Duke Energy has proposed spending $121 million to study the feasibility of injecting carbon dioxide deep underground, adding
1 percent to the average ratepayer’s bill between 2010 and 2013.
The study request was made in a recent filing with the Indiana Utility Regulatory Commission. The greenhouse gas would be harvested from Duke’s $2.3 billion coal gasification power plant under construction in Edwardsport. In coal gasification, pollutants in coal are removed before it is burned.
Charlotte, N.C.-based Duke said the study would include the drilling of multiple wells for a detailed characterization of storage potential. The utility would also look at the potential use of carbon dioxide gas to enhance the recovery of oil in depleted oil or gas fields.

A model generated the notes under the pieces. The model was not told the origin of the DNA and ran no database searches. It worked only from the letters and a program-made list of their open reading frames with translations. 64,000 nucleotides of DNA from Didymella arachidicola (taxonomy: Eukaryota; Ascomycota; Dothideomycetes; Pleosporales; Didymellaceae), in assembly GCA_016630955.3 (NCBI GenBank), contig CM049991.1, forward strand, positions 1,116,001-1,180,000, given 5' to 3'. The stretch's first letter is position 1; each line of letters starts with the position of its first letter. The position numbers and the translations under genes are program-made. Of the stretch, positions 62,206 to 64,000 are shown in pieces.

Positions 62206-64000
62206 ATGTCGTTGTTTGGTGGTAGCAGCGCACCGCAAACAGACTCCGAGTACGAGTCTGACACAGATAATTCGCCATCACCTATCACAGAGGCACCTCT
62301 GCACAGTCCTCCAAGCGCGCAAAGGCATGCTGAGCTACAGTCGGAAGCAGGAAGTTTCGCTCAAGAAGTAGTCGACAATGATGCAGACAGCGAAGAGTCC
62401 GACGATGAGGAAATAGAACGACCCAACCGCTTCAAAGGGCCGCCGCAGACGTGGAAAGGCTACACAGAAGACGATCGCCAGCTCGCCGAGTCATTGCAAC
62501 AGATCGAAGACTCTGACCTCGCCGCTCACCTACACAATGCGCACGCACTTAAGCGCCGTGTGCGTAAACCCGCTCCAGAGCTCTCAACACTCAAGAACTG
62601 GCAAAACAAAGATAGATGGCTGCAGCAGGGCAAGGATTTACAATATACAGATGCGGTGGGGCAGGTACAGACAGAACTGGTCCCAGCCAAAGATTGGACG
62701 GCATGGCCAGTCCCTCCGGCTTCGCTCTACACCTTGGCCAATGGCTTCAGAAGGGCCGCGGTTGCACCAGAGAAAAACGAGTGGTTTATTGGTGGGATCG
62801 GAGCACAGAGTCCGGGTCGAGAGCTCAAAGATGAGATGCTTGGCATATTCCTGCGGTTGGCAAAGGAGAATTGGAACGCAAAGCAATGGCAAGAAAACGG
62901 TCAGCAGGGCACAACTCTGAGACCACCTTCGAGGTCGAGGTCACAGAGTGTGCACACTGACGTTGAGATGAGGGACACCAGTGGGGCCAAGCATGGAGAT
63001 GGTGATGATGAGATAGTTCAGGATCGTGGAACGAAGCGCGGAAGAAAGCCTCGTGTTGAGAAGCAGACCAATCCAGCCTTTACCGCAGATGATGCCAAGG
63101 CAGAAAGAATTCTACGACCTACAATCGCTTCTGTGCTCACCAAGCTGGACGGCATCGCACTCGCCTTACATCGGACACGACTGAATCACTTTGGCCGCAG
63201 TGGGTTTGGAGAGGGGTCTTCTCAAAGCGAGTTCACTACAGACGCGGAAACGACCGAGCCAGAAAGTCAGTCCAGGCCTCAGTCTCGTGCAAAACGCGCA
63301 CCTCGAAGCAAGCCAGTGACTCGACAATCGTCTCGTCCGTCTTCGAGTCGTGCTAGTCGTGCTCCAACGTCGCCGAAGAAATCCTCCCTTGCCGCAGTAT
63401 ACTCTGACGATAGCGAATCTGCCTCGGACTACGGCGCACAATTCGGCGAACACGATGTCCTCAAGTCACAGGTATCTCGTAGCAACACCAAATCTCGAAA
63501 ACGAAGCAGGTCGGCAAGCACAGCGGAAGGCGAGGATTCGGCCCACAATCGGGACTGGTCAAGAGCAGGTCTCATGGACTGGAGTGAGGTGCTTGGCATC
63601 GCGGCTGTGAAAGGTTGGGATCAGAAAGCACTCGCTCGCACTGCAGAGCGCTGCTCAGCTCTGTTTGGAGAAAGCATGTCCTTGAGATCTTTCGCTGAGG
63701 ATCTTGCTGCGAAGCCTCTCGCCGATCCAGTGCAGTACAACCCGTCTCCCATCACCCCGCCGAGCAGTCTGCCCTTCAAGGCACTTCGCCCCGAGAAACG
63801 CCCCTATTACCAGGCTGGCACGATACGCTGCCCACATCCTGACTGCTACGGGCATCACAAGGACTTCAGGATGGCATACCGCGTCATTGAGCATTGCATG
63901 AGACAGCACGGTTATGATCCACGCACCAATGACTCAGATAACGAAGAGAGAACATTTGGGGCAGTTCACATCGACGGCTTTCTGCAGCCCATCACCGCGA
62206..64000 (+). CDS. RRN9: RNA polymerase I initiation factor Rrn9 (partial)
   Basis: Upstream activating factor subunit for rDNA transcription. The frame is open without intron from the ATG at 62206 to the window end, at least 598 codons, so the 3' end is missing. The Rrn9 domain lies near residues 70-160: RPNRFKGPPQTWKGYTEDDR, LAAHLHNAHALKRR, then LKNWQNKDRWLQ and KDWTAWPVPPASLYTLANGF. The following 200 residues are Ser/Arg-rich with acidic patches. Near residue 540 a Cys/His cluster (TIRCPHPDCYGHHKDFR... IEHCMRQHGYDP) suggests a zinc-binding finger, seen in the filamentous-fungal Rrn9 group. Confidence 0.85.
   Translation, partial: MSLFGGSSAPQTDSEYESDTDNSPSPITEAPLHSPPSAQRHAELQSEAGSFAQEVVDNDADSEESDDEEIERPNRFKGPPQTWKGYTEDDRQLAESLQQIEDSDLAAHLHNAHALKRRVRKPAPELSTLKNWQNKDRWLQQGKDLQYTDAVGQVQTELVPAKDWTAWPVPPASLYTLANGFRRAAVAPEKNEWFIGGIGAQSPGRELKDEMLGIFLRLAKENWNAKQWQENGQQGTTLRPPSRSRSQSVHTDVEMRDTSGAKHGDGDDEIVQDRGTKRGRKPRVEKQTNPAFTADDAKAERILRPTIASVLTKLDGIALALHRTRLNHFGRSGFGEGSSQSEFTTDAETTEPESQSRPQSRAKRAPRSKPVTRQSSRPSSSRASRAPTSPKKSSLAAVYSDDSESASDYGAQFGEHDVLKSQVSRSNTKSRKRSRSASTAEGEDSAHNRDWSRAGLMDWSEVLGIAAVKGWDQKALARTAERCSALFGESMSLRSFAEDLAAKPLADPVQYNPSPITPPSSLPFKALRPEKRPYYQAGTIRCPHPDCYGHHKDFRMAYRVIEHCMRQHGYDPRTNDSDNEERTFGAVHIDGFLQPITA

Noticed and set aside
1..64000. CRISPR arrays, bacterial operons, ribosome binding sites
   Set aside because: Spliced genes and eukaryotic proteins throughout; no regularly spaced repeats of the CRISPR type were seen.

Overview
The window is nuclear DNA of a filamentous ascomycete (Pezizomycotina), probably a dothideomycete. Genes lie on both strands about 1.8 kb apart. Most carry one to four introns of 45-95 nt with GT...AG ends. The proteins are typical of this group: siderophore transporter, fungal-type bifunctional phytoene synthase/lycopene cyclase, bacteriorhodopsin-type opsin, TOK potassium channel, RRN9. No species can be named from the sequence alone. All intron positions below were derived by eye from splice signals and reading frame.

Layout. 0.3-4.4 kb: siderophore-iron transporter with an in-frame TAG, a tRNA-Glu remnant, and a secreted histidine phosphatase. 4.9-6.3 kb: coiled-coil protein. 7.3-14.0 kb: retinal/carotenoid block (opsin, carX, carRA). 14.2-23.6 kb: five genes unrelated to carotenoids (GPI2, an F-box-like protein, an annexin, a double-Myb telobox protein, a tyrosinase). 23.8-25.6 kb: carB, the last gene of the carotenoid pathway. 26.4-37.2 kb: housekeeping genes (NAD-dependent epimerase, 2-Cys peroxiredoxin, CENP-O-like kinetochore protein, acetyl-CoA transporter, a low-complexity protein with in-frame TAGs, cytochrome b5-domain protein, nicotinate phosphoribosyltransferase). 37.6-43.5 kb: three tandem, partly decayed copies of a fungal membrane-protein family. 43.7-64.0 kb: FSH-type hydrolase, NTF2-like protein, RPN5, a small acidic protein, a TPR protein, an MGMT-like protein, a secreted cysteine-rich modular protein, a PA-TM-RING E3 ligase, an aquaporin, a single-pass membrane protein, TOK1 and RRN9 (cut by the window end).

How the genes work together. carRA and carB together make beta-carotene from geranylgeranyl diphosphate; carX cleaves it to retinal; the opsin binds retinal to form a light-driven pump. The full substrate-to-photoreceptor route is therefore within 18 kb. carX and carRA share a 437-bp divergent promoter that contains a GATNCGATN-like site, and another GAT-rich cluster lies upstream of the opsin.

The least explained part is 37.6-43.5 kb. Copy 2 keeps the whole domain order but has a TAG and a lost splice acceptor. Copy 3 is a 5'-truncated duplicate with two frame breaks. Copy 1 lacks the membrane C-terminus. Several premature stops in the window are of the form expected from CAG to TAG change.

In January, Duke applied for a U.S. Department of Energy grant that the utility said could potentially offset up to half the cost of carbon capture and storage at Edwardsport.
“This will be one of the nation’s first demonstrations of carbon capture and storage at a power plant,” said Duke Energy Indiana President Jim Stanley.
But a number of groups, including Citizens Action Coalition, argue that ratepayers, rather than Duke shareholders, are being squeezed for the development of a risky and unproven technology. The group contends that Duke should be investing in renewable generation and in energy efficiency, rather than continuing to rely on coal.